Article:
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Subj: [tech.cid] Technology Update
Date: Fri, 2 Jun 2000 2:38:23 PM Eastern Daylight Time
From: "derya honca"
SCIENCE, TECHNOLOGY AND INNOVATION UPDATE
Assessing the precautionary principle
Ed Soule, Ph.D., Assistant Professor,
McDonough School of Business, Georgetown University, Washington, D.C.
Are the policy implications of the precautionary principle coherent?
Gary Comstock, Ph.D., Program Coordinator of the Bioethics Program,
Iowa State University, Ames, Iowa
Perkins Room, 4th floor, One Eliot Street, 12:00-2:00 p.m.
(From the corner of JFK and Eliot Street, turn onto Eliot and enter the
KSG Courtyard. Go to the back building on the right. The address is marked
over the main entrance.)
**June 5, 2000
Will Masters, Visiting Scholar, Center for International Development
Technical change in African agriculture
**June 21, 2000
Ortwin Renn, Professor and Chair of the Center for Technology Assessment,
Public perception of biotechnology in Europe: Resistance to modernization?
**June 23, 2000
Frank Rijsberman, Director-General of the International Water Management
Colombo, Sri Lanka
Global Water Scarcity and Food Production: Public Policy Challenges and
**September 22-23, 2000
Biotechnology in the Global Economy: Science and the Precautionary
The aim of this is to announce updates to our website and forthcoming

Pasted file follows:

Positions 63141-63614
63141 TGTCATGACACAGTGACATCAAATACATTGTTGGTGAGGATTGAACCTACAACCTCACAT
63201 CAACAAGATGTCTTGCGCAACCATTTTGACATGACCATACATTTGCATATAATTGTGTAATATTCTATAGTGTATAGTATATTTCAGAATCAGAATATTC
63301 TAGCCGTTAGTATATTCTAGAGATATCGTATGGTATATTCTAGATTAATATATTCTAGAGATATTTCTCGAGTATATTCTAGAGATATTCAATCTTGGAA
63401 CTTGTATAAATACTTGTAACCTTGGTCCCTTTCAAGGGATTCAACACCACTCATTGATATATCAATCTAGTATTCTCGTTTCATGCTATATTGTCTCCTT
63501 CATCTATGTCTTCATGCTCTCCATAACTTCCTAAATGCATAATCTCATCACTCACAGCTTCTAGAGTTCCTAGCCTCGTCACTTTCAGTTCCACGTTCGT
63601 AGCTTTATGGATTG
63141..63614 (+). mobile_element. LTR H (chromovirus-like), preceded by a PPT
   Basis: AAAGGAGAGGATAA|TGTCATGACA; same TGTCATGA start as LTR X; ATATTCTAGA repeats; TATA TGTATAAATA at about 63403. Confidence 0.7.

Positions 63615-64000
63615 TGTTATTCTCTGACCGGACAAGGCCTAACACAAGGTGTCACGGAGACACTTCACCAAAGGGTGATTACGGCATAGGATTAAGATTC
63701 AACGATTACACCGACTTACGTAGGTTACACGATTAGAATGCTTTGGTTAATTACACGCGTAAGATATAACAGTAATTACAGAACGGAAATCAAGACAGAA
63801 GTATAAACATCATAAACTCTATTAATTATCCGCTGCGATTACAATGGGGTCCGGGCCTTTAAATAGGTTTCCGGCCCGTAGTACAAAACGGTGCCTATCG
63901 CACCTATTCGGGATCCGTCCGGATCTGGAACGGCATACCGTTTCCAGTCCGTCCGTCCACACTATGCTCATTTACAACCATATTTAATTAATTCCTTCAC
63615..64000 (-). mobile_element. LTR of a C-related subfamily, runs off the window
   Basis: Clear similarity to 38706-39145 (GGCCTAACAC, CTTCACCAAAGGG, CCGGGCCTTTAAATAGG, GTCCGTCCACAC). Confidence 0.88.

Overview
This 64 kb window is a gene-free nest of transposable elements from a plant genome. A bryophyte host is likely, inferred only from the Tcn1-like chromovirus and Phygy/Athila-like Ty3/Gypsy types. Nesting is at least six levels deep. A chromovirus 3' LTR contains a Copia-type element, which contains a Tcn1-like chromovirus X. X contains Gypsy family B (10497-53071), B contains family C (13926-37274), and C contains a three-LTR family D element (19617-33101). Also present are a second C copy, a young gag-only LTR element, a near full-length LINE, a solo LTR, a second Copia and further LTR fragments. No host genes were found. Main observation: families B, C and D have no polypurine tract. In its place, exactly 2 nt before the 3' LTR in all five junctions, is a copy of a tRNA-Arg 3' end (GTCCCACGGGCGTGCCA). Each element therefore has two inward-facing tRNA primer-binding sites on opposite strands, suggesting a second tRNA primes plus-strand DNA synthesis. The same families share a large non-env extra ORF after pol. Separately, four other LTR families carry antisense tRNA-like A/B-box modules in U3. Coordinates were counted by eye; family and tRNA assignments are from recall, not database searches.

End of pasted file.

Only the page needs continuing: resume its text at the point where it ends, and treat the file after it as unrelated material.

hosted by the Science, Technology and Innovation Program, a joint
the Center for International Development at Harvard University and the
Science, Technology and Public Policy Program at the Belfer Center for
Science and International Affairs at Harvard University.
Subj: IFIC Announcement
Date: Sat, 3 Jun 2000 10:17:39 AM Eastern Daylight Time
From: Cheryl Toner
The International Food Information Council (IFIC) is pleased to announce
the release of a new biotechnology communications tool for leaders in food
Food Biotechnology: A Communications Guide to Improving Understanding
This speaker's manual is designed to help communicators effectively
address questions and concerns about the future of food biotechnology in
the United States. Included is a pre-/ post-assessment of understanding,
an overview of key messages, a concise Power Point presentation, tips for
interacting with the media and a wide range of resources for speaking
publicly about food biotechnology.
For more information, contact Cheryl Toner at IFIC: (202) 296-6540.
Further information about the manual and other IFIC educational and
communications materials are also available on the IFIC web site:
Subj: Re: food distribution, science and belief
Date: Fri, 2 Jun 2000 3:41:30 PM Eastern Daylight Time
From: Bob MacGregor
I enjoyed the article by Jonathan Jones and want to comment on the
biodiversity issue. I remember reading last year some comments from
British anti-GE folks who feared loss of wild diversity if farmers
acquired better tools for managing weeds and insect pests. At the time,
I wondered if these folks might advocate a sort of environmental tithe for
farmers wherein they would accept a loss of productivity in order to